Tuesday, July 1, 2014

How to Train Your Dragon 2 Art Book Review: Part One

I was lucky enough to receive a free copy of the (AMAZING) How to Train Your Dragon 2 art book from Harper Collins's imprint, Newmarket Press, in exchange for my thoughts. So, this is the first blog of many detailing my reactions to the wonderful art book. Each week, I will add another blog to this series. I plan on releasing them on Tuesdays, so stay tuned!

PLEASE NOTE: This blog contains spoilers from the film, How to Train Your Dragon 2...and if you haven't seen it yet, go. NOW. Thanks!

Before I even opened the art book, I was entranced by the cover. I like to play at being an artist (as anyone who has seen my work can attest to), and the bold colors of the cover took me back to the dragon-based fantasies of my childhood--Anne McCaffrey's work in specific. I was reminded of a hero facing immense odds, and Hiccup's very position on the cover, how he holds himself, and the cluster of Vikings in the lower right corner, ooze the sensation of something more sinister and powerful at hand. The fact that Toothless is flying alone in the sky made me wonder, "Is this reflective of Drogo taking him in the movie? Or does this allude to something else, something that will develop later in the trilogy? Maybe their ability to stand without one another, to be free of that dependence on each other?"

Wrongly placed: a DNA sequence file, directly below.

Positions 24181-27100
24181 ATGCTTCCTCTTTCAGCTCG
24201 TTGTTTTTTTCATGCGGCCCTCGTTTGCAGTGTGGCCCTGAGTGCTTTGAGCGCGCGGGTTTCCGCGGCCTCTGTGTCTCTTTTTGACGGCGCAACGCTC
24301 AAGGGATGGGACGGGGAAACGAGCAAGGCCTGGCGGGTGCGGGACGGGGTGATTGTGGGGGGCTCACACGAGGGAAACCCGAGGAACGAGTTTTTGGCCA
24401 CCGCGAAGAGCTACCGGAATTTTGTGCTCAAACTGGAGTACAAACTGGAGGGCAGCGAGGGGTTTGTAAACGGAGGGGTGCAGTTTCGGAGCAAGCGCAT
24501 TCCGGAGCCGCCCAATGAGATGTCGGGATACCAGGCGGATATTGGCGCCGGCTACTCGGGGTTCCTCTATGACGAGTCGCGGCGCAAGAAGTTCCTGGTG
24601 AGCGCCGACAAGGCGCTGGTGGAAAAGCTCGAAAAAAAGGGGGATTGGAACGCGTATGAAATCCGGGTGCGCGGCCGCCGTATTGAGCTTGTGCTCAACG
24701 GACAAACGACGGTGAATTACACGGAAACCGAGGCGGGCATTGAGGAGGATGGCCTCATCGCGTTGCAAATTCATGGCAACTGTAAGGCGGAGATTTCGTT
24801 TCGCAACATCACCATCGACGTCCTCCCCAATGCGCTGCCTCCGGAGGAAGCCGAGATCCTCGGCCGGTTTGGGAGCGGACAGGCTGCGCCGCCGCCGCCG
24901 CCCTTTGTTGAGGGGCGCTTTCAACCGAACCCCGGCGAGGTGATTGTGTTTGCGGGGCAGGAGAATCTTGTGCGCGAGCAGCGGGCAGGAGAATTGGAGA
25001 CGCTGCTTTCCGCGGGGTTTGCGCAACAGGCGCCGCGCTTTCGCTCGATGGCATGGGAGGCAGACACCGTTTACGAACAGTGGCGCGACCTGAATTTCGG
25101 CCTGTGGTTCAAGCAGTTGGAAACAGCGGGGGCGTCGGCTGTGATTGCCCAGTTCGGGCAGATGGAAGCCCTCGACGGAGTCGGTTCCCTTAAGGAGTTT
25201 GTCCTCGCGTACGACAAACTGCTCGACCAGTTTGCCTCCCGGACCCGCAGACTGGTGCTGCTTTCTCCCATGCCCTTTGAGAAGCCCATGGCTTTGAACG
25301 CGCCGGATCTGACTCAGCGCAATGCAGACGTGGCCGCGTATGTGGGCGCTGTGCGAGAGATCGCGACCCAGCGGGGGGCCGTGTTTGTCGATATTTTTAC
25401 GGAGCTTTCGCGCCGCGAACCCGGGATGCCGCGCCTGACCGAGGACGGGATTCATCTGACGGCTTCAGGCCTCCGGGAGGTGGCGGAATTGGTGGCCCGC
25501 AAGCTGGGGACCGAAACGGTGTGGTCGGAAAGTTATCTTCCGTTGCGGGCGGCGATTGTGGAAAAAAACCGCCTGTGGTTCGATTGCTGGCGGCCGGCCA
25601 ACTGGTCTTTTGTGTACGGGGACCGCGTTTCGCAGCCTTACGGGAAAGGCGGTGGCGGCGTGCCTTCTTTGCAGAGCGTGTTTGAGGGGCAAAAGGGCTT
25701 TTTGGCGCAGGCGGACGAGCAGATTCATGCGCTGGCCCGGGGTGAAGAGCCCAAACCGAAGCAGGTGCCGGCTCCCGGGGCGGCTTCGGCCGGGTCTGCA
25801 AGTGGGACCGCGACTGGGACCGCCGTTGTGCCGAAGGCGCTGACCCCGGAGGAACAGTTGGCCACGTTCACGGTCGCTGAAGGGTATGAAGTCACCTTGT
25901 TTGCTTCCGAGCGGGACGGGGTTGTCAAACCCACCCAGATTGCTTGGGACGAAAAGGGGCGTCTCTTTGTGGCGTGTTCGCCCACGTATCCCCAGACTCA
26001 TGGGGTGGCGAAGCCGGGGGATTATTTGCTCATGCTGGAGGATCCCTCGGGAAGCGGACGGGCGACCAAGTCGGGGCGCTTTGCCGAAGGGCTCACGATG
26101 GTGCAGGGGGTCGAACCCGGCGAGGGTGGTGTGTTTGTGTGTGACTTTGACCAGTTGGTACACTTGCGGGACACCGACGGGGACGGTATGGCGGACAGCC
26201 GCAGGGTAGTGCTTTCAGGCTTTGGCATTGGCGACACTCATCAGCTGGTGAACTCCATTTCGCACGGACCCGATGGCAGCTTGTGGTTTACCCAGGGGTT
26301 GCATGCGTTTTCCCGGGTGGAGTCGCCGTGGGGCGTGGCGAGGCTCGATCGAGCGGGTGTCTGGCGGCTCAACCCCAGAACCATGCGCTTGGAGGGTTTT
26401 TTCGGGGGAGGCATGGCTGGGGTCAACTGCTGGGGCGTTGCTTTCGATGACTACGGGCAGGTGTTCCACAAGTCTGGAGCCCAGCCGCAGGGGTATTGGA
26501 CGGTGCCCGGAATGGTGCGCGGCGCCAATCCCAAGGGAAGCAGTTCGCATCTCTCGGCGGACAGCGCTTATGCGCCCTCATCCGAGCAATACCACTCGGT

Part of me hopes it is an allusion, but part of me also sees the most tragic part of the film reflected here--the rift that develops between Hiccup and Toothless after Drogo's Bewilderbeast takes over Toothless. The fact that Hiccup looks as though he's going into battle against Toothless resonates so well with the plot that I at first did not notice something more subtle about the cover. Something I've never felt in another art book before--quite literally.

The texture of the cover itself. For those who don't know, the How to Train Your Dragon 2 art book is a hard cover book, like most art books, but what sets it apart and makes it a true pleasure is that, unlike, say, the Avatar: The Last Airbender or Howl's Moving Castle art books, it has a jacket. And what a lovely jacket it is! It's soft to the touch, not slippery or shiny, which I think is a lovely change from the norm of jacketed books. The texture of the jacket is akin to velvet, which when combined with the image on the cover, makes one believe she can almost feel the dust of the battlefield against her skin. The coloration of the cover offers a hint of a dusty sunset or sunrise, and makes one think of a battle about to start. The physical feel of the cover so wonderfully echoes that sensation that it draws the reader in immediately.